A quick reply to the sender will keep that email out of my “Action” folders. Delegating a task in less than two minutes will allow me to file that email in my @Waiting folder. Noting an event directly on my calendar or quickly updating someone’s new contact information that they sent me will allow me to delete those emails, and it will save me tons of time in the future.

Now that my emails are under control, I’m more reliable, I’m more efficient, and whenever I work with my emails, I feel warm and fuzzy all over. It has been absolutely fabulous.

Written by
April Perry
Co-Director of The Power of Moms

April Perry is the mother of four children and the Co-Director of The Power of Moms. For more about organizing your emails, tasks, projects, and paperwork, check out her Mind Organization for Moms program (the 25-page Start-Up eBook is free right now to those who join their mailing list–or you can get the whole program free by sharing The Power of Moms with 30 friends).

What About You?

Are you overwhelmed by your Email?

Did you tackle a project this week? Tell us about what you’ve been working on… it doesn’t have to be about housework or email.

Wishing you Happy Tackling!

What are you tackling this week? Link up your Tackle it Tuesday post…

Tell us what you’re up to with all your other tackles… housework and otherwise… add your link to your tackle in the MckLinky below!

Each week on Tuesday, we are posting before and after pictures of a project or trouble area that we tackled this week.

Find out more about Tackle It Tuesday here.
The project can be little or big – whatever you want.

Basically, Tackle It Tuesday is about giving ourselves incentive, deadlines and satisfaction in getting our household tasks done.

(It doesn’t even have to be housework… just whatever is on your To Do list.)

If you tackled a project this week, just add a comment and add your link below.

Here is a fun thumbnail style linky…

If the thumbnail Linky doesn’t work for you — or you prefer the old style, you can enter in the linky below.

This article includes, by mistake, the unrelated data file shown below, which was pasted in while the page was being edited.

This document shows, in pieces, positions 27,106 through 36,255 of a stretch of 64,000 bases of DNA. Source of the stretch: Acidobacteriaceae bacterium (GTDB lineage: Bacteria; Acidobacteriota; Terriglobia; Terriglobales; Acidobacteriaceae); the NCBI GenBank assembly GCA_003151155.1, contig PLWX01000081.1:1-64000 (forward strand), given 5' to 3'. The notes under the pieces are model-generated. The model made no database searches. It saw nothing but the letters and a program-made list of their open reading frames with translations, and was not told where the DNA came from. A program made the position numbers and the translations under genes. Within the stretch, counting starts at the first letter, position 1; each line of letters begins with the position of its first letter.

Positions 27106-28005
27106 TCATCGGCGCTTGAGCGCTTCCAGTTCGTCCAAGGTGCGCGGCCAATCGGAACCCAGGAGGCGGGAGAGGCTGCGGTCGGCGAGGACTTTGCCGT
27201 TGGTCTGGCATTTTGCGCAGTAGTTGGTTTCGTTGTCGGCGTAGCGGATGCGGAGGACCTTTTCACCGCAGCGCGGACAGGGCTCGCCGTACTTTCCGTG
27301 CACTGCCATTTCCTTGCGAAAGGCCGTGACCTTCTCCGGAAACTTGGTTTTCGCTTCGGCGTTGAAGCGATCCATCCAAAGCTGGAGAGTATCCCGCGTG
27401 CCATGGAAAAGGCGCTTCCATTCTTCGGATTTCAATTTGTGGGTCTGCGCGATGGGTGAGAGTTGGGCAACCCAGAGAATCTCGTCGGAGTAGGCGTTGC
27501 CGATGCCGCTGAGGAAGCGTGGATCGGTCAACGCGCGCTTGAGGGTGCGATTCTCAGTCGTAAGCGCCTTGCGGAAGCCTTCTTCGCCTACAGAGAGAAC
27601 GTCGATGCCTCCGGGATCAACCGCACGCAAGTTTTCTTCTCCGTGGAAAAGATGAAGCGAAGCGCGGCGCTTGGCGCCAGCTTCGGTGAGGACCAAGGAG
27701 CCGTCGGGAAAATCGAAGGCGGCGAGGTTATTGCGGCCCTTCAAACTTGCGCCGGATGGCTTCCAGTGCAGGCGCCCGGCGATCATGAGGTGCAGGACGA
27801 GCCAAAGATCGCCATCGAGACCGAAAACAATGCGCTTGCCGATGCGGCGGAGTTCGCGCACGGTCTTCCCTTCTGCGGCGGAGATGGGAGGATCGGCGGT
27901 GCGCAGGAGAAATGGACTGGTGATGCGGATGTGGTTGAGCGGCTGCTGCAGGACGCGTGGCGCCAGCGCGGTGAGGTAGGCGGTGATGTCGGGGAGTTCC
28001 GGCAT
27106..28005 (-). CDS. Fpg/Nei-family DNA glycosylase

1. says

    This is a super-helpful tackle it tuesday for me! I am so overwhelmed by my emails (at 3 different accounts). Filing it under these 5 headings almost makes it seem manageable! Although I almost wonder if I shouldn’t just delete most of them (:

  2. says

    Great tips! I like my inbox to be empty at the end of the day, so I regularly and frequently add folders and subfolder to stay organized. I also unsubscribe to email newsletters when the information is no longer relevant or applicable to me.

    Happy Tuesday! Thanks for hosting the hop! :)

  3. says

    These are really great tips. Thanks for sharing. I do use folders, but i should use these too so that my inbox at least stays empty!

  4. says

    Do you (or anyone) know of a way in gmail to run the filter after you create it? I have some emails from my sons’ school and from a CP group that I need to keep and it would be much faster to be able to move all of them at once versus email by email.

  5. says

    I figured it out and wanted to come back and leave a comment in case anyone else is as clueless as I am. To keep the emails from popping into your inbox or remaining there after you’ve applied your filter with the label (since gmail doesn’t do folders per se), make sure that you click the archive option when you setup the label filter. Then, you can click the checkbox to apply to all the below conversations/emails and tada! the emails are magically removed from your inbox. I hope this helps someone!

  6. says

    Thanks so much for your nice comments, everyone! And Katrina, thanks for helping clarify how to set filters. It takes a little practice, but it really makes a difference when you have great filters set up.

    Good luck with your Tackle it Tuesday, everyone!

  7. says

    Brilliant!!! This is one the of the best tips I’ve read in a long time. I get tons of daily deals in my inbox–usually not useful, but you never know when a good one comes up–and now I have them filtered and skipping my inbox all together. I love it!

  8. says

    Oh Jennifer and Corrina, I’m so excited for you! Good luck with your emails and filters. It’s so funny how something like email organization can change your life, but it really does. It’s just one more layer of stress you don’t have to deal with anymore. Thanks for your comments!

  9. says

    Great great tips! I’m doing this right now! A quick question: After you tackle those e-mails from the action folders, do you delete it or file it? I have folders for clients, family, networking, etc. I really like to store them just in case, and delete them all after around 3 years.